Roberta Lynn Woodgate, “The Importance of Being There: Perspectives of Social Support by Adolescents with Cancer,” Journal of Pediatric Oncology Nursing 23, no.3 (May-June 2006): 123-134. http://aphon.org/files/public/art4_perspectives_social_support.pdf

Lalita K. Suzuki and Pamela M. Kato, “Psychosocial Support for Patients in Pediatric Oncology: The Influences of Parents, Schools, Peers, and Technology,” Journal of Pediatric Oncology Nursing 20, no.4 (July- August 2003):159-174. https://www.center-school.org/pko/documents/influences.pdf

Hopecam Expanding to Colorado

Charity Founder and Author Len Forkas Shares His Story of Fatherhood and Fortitude at Boulder Full Cycle on Thursday

Hopecam Currently Helps 5 Colorado Kids with Cancer Stay Connected to Friends

Full Cycle Bikes to host speaker Len Forkas, founder of non-profit Hopecam currently helping 5 Colorado Kids with Cancer Stay Connected to Friends.  Leadville Series pulls Forkas to Colorado… along with sharing his passion and his mission.

In 2002, when entrepreneur Len Forkas learned his nine-year-old son had leukemia, his own life changed forever.  In 2003, Len founded Hopecam, a nonprofit that uses technology to connect young cancer patients with their friends at school to combat social isolation.  Hopecam helps children with cancer in 32 states, including 5 being treated at Colorado Children’s Hospital in Aurora.

Turning to exercise to help cope with the stress of his son’s illness, Len began competing in endurance races to raise awareness and resources to help Hopecam reach more children. In 2012, he qualified as a solo competitor in what is widely known as “the toughest bike race in the world.”  Race Across America is a 3,000-mile bike race from Oceanside, CA to Annapolis, MD, that must be completed in twelve days.  Len finished in 11 days.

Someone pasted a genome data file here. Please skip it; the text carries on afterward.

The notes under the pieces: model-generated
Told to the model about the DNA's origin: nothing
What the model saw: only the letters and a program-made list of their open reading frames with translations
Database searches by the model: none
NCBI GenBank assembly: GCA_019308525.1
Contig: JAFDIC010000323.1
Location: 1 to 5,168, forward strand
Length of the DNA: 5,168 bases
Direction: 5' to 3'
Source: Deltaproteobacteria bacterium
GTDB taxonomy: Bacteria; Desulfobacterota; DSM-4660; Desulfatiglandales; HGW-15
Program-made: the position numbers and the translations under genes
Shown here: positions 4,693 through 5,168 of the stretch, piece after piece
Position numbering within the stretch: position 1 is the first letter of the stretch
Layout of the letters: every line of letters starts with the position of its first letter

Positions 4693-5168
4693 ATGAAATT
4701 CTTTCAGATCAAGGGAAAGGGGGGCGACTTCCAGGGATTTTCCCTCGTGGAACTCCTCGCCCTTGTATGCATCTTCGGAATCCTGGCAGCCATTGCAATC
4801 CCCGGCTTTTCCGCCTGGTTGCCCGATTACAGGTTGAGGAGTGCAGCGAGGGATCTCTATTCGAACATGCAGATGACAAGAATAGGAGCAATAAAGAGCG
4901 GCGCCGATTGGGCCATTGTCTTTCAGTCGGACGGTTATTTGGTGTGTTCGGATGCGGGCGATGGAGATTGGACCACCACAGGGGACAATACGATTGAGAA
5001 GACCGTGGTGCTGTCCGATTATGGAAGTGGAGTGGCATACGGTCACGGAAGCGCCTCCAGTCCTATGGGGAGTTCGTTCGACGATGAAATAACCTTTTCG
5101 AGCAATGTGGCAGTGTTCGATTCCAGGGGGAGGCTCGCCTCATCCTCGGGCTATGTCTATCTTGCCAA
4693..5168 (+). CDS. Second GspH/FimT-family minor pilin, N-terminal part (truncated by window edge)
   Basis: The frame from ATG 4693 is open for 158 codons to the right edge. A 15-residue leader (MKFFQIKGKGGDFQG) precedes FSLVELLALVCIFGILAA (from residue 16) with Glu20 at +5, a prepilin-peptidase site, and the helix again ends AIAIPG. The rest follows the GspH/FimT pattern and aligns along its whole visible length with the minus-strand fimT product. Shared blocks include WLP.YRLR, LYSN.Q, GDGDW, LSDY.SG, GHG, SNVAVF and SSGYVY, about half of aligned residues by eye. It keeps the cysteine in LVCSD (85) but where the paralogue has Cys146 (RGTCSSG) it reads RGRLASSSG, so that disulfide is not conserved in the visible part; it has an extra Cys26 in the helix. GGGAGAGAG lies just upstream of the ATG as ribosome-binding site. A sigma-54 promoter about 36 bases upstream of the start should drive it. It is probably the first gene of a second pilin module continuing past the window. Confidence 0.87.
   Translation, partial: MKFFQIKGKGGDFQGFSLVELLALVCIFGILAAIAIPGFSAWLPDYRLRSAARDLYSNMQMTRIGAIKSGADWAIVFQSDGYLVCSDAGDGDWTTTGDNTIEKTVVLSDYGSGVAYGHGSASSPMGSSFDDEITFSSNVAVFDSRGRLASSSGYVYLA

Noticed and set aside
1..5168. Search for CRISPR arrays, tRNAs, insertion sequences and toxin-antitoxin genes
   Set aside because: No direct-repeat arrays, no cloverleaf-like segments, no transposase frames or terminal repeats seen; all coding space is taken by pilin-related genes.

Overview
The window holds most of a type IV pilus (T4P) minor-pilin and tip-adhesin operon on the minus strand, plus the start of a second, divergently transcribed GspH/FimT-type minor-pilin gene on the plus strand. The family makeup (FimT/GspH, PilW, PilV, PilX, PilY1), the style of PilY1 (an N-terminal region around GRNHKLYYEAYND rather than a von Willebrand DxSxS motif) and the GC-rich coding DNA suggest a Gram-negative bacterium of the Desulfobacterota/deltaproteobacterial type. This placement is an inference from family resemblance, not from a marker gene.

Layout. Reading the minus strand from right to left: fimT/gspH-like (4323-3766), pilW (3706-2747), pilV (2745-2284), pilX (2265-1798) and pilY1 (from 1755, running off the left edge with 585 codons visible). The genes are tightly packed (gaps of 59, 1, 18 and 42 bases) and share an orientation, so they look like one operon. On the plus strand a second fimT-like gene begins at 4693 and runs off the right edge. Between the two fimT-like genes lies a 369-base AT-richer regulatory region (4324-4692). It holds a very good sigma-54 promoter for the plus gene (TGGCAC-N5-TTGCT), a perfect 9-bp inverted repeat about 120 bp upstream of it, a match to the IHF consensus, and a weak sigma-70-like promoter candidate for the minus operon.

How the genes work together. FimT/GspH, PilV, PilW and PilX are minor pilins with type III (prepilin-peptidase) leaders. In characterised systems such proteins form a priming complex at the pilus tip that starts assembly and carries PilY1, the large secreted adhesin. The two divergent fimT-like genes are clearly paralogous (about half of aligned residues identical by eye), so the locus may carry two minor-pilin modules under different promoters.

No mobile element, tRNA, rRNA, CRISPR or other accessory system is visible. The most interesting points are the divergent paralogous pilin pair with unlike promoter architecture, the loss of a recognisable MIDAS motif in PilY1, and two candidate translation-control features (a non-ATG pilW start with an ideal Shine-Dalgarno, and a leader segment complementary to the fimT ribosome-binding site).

Len wrote a book about this experience, What Spins the Wheel, and will share his story at Full Cycle Bicycle Store this Thursday, August 14 at 7:30 p.m.  Full Cycle is located at 1795 Pearl St.
Boulder, CO 80302.

Forkas is in Colorado to complete the last leg of the Leadman series, the 100 Miles Race in Leadville this Friday and Saturday.  Forkas is dedicating his run to raise money to help more Colorado children with cancer.  Last weekend, Forkas finished the 100 Mile Mountain Bike Race and a 10K Run.  In July, he completed a marathon and 50 mile bike ride.

In What Spins the Wheel, Len shares an inspirational story while incorporating leadership lessons on building a team to accomplish not only the almost impossible physical feat in completing Race Across America but also winning his division.  Len’s experience underscores the importance of both an individual and a team’s commitment to something bigger than themselves.

Hopecam is a 501c3 charity with the mission of overcoming the social isolation—among the first side effects of treatment—of children with cancer.  They give the children iPads, pay for Internet access if the family is without, then work with theschool to persuade them to establish a regular Skype video chat connection with the child.  All services are provided free to the families and schools thanks to the generosity of donors.  For additional information about Hopecam, or to make a donation, contact:  Executive Director Susan Koehler at 703.364.5606 or susan@hopecam.org.  Visit www.hopecam.org to learn more.